In service to our clients who are migrating to VZW LTE modems and network devices, our company, USAT Corp., is often tapped to perform device provisioning as part of our M2M deployment services package (DevProv+). There have been some bumps in the road on the migration to LTE, as our work flow involves tapping an appropriate Verizon Wireless sales professional to provide USAT with activated sims prior to device programming taking place. This has caused some delays, as it sometimes has taken weeks for LTE sims to arrive at USAT. The good news is that and Verizon Wireless and USAT have worked to rectify this supply chain issue, and USAT will have sims in hand in early June. This will allow for faster turnarond times on deployment services for the GX440 (1101414) and the CradlePoint IBR600LE. With the Verizon Wireless LTE sims in hand, USAT’s deployment services will once again return to our typical quick turnaround times for provisioning services.
We’ve been told that the long-promised Static IP service has finally been rolled out for Verizon. This will allow your M2M devices to access the LTE network and represents the removal of a significant obstacle to LTE.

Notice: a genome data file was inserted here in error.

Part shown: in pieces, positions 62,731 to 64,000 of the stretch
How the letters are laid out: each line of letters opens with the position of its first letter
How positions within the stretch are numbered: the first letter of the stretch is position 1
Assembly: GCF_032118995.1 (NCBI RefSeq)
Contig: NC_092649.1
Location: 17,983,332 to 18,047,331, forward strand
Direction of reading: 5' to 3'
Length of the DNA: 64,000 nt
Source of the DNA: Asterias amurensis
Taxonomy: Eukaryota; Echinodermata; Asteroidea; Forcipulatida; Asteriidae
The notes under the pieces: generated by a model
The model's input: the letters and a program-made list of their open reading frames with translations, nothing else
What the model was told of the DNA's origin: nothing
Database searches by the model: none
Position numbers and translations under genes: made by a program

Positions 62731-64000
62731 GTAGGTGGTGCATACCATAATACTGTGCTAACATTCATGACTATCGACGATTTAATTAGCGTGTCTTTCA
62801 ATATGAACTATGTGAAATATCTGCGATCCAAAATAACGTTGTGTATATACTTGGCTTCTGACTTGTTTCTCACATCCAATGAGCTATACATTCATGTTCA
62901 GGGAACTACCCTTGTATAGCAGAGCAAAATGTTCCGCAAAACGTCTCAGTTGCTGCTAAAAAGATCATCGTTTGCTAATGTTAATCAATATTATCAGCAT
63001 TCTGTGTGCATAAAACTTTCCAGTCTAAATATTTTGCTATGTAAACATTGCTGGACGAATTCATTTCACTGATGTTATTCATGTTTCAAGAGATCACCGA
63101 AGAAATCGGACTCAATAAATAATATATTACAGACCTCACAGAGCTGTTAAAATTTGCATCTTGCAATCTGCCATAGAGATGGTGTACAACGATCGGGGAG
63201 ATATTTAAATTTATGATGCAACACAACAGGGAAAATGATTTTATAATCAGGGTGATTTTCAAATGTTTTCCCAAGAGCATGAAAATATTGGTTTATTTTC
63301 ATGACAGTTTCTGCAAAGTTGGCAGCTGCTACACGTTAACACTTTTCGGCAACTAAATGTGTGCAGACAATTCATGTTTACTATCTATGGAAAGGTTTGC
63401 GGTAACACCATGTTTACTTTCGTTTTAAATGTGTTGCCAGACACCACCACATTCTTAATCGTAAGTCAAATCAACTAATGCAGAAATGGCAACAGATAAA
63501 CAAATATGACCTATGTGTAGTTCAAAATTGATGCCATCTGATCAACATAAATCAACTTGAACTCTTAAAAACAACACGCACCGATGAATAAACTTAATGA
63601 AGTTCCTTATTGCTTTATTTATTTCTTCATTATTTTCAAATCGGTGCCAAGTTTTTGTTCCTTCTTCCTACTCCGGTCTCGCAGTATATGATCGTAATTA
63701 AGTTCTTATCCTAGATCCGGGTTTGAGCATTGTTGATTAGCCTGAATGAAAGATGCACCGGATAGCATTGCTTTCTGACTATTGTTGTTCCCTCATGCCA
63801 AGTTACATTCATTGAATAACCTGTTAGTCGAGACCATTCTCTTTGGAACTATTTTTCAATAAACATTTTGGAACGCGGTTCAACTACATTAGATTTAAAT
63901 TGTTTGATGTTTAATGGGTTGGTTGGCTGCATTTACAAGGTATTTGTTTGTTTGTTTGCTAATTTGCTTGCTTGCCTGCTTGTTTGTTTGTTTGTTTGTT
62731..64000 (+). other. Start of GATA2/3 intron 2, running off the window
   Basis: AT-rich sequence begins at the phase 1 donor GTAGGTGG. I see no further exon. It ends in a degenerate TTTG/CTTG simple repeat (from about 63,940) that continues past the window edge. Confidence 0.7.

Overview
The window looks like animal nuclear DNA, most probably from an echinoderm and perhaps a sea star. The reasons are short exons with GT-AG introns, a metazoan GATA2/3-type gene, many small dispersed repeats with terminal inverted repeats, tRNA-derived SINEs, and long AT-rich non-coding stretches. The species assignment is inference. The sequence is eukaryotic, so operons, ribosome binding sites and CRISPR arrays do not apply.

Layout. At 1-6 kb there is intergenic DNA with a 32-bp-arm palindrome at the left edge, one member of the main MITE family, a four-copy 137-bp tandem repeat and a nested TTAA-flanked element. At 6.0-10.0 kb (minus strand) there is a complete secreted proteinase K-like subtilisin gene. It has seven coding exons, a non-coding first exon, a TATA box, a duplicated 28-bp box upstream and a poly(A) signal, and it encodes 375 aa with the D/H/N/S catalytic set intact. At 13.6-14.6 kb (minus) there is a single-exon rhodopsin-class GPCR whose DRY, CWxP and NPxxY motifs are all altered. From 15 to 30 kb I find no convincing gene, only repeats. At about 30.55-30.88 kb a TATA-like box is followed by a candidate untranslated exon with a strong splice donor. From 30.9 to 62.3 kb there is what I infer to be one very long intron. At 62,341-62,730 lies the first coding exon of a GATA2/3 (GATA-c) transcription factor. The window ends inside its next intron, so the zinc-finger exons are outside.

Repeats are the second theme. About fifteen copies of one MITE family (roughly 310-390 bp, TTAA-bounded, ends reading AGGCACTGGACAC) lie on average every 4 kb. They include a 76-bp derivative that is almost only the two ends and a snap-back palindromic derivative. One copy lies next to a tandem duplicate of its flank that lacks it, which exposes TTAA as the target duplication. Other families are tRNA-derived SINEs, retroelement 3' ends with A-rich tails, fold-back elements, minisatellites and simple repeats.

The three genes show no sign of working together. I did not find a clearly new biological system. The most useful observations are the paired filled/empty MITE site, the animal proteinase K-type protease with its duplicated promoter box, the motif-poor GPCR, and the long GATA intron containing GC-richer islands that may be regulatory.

No formal announcement has been made at this point from Verizon, but we’re assured that it is here. The process is not yet fully known, but will involve a setup fee of some kind.
According to a report today from the Wall Street Journal, Sprint and Clearwire’s ongoing feud over financial and technological commitments has been settled for now, with Sprint agreeing to four-year deal that includes a $1.6 billion cash infusion in the WiMax wholesaler.
Sprint’s commitment to building out an LTE network appears unchanged, which means that the wireless carrier will have to support two high-speed networks for the foreseeable future. The details of the agreement will allow Sprint to continue to sell lower-cost smartphones that run on the WiMax network while providing Clearwire with a much-needed capital infusion.
Sprint continues its inexorable march towards LTE and away from WiMax, announcing late last month that unlimited access to the Clearwire WiMax spectrum will no longer be offered to its mobile customers.
As a result, none of the three plans Sprint plans to offer will include unlimited WiMax, which is somewhat interesting, given their attempt to use unlimited 4G plans as a point of differentiation from VZW, AT&T and T-Mobile.
“Sprint is making these changes to help ensure we can continue to invest in areas that matter to our customers and that differentiate us from our competitors: simple and unlimited pricing plans, including unlimited data on the Sprint network without throttling for smartphones; cutting-edge selection of 4G, Android and other devices and strong customer service,” Sprint spokeswoman Emmy Anderson told FierceWireless.
One can read the above as “We don’t really want to continue to pay Clearwire for access to their WiMax spectrum, so we are going to try and figure a way to make the removal of same a net positive for our users.”